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There is a certain trepidation that accompanies any screening of a film released in January. This is the graveyard of films that failed to meet studio expectations, but that for some reason or another, are due a theatrical release. There is even more trepidation when the film is one aimed at children. How bad, one asks oneself, does a kiddie film have to be that it is withheld from release during the lucrative holiday season? And so it was with enormous relief that PADDINGTON subverted all expectations to prove itself a film that is charming, beautifully acted, and smartly written.
Based on the series of beloved children’s books by Michal Bond, who makes a cameo as the kind man, it recounts the sometimes harrowing story of how Paddington arrived in London, his being taken in, and named after a train station, by the Brown family, and why he is so partial to marmalade. There are some liberties taken. Mrs. Brown (Sally Hawkins) is the more fun parent, while Mr. Brown (Hugh Bonneville) is a risk analyst who can quote the statistics for any disaster, but the spirit of innocence and absurdity are in full force, and as unswerving as Paddington’s excellent manners.
Paddington is all CGI with the evocative voice of Ben Whishaw, but rendered with such sincerity and sweet eyes that he is real in every salient sense of the word. His misadventures are ever of the honest misunderstanding variety, hence flooding the bathroom and finding a dog to take on an escalator when he misunderstands a posters injunction. It’s his unflagging attempts to fit in and follow directions that form much of the sly humor in the film, pointing up the sorts of things we take for granted here outside of Darkest Peru.
When you cast the best actors, and give them well-written script, magic happens. Hawkins and Bonneville as polar opposites who are also madly in love are endearing as they grapple with the many definitions of responsible parenthood. Julie Walters as their eccentric relative/housekeeper Mrs. Bird, is prickly, but goes light on the eccentricity, adding just enough to make her character odd, not off-putting. Jim Broadbent, on the other hand, as the soft-spoken refugee owner of an antique shop is also eccentric, but the quiet type who amuses himself and his guests by using a toy train to deliver tea and cakes, with a veritable twinkle in his eye. Nicole Kidman, whose shoes get their own credit line, goes deliciously goggle-eyed as the villain of the piece who dreams of professional immortality by rendering Paddington into an immortal example of taxidermy. When she caresses her toolkit of sharp and shiny knives, there is nothing to do for us but surrender to the frisson of terror. (Small spoiler, because I’d want to know this and it doesn’t affect the plot line – the monkey will be fine.) And so will the two Brown children, Jonathan and Judy (Samuel Joslin, Madeleine Harris), the one a daredevil with an overprotective father, the other who is reworking embarrassment into an art form in reaction to her effusive mother. Each character and each element complement each other, raising the emotional stakes through misunderstandings and reconciliations. The gentle humor enhances, rather than detracts, from those stakes, and keeps us on the edge of our seats every bit as much as the fast-moving plot.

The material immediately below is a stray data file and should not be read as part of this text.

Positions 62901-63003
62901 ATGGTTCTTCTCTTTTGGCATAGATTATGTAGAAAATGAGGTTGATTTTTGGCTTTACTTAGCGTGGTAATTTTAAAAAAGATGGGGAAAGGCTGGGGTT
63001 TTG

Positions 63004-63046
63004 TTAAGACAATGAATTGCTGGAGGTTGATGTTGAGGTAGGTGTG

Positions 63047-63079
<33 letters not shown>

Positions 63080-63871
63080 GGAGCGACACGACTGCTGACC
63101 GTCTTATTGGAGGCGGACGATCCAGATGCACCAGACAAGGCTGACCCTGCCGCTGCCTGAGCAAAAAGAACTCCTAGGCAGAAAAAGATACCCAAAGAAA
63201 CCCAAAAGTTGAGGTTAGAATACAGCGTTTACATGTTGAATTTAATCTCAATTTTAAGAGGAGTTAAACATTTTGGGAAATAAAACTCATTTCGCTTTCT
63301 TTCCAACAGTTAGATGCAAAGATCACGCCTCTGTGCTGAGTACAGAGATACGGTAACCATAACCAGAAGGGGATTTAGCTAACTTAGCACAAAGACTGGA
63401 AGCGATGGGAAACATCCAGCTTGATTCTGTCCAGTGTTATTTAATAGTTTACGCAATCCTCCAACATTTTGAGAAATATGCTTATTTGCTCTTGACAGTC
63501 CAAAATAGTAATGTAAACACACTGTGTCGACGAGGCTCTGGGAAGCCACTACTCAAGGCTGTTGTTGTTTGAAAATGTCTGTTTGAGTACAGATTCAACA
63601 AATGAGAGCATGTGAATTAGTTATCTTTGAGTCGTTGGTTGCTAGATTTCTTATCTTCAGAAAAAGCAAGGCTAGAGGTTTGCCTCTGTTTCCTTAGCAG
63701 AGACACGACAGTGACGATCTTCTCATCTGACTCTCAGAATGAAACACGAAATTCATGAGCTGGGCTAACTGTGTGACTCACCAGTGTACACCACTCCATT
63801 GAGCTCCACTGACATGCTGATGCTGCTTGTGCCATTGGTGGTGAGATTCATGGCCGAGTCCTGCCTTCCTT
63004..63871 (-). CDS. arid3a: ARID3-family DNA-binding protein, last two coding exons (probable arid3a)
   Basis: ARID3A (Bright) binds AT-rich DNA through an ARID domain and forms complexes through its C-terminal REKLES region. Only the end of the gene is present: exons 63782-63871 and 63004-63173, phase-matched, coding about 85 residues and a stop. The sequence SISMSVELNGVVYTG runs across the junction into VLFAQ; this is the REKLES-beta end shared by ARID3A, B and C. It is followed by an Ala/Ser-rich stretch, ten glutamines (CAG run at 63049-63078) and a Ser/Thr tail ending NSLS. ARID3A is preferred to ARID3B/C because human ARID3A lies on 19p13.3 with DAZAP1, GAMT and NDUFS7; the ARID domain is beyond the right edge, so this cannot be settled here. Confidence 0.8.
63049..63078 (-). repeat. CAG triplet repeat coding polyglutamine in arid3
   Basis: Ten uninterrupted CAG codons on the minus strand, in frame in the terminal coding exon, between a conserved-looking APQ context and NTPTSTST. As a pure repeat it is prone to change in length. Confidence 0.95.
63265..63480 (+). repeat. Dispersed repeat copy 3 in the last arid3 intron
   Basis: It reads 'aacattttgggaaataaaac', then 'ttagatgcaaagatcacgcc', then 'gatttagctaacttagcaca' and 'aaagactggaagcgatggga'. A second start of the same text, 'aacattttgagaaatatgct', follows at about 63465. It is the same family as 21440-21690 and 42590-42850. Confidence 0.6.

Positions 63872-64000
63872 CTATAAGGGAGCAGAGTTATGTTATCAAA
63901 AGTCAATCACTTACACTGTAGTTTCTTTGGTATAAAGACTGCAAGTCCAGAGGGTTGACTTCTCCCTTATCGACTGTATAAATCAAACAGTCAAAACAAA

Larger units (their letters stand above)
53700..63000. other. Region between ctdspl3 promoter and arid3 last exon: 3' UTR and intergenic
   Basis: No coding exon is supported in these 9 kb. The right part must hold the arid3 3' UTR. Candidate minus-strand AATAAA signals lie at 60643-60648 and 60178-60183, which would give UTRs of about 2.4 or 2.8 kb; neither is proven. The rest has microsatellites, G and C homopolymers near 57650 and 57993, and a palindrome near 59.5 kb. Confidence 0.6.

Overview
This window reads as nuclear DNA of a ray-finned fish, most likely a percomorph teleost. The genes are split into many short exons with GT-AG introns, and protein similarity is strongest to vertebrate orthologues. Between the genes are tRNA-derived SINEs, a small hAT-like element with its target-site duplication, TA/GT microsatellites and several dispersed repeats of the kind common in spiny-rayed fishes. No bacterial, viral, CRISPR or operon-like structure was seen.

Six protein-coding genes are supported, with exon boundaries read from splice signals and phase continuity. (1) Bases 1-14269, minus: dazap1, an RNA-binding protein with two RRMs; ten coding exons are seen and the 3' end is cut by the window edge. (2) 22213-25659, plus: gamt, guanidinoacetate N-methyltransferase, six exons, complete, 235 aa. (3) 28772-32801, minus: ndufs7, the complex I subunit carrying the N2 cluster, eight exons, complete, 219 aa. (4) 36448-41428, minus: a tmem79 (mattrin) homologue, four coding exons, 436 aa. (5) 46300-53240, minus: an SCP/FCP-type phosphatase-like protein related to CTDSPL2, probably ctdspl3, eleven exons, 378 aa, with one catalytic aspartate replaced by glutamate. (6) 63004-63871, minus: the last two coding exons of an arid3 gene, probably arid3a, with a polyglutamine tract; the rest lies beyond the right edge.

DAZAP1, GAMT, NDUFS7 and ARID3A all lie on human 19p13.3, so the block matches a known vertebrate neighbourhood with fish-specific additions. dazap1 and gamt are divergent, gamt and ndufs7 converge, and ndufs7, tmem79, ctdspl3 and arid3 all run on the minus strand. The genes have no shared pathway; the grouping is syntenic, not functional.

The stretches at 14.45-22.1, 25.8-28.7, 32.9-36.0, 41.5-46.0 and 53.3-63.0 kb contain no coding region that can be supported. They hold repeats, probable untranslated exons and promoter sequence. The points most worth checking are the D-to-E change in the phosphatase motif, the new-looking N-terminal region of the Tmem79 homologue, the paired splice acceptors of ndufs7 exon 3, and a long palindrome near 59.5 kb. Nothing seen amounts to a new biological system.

Visually, the film is as adventurous as the British explorer who first made contact with Paddington’s family in Darkest Peru, as bright as Mrs. Brown’s vivid take on home décor, and as lively as the plot that compels more than a few gasps at its audacious take on close calls. There flourishes of irresistible whimsy throughout, including thought clouds blossomding forth from a character’s head only to morph into a flashback, and a Victorian computer is effulgent with pneumatic tubes and fussy brass fittings.
Most of all, PADDINGTON has a lot of heart going for it even as its ursine hero puts a foot in a teacup, finds a novel use for a toothbrush, or tangles unsuccessfully with cellophane tape. Even when using his trademark hard stare to shame someone after they have used bad manners, it is impossible not to melt. He is so brimming with good cheer and even better intentions that water damage seems a small price to pay. And, yes, there is that wonderful message about the definitions of family and of home, but tucked neatly into a film that has such gentle and genuine humor. Plus, marmalade sandwiches, and the pigeons who love them, have never been more appealing.
I’m still wondering about the release date, but never mind. The tinsel at the end of the film works any time of year.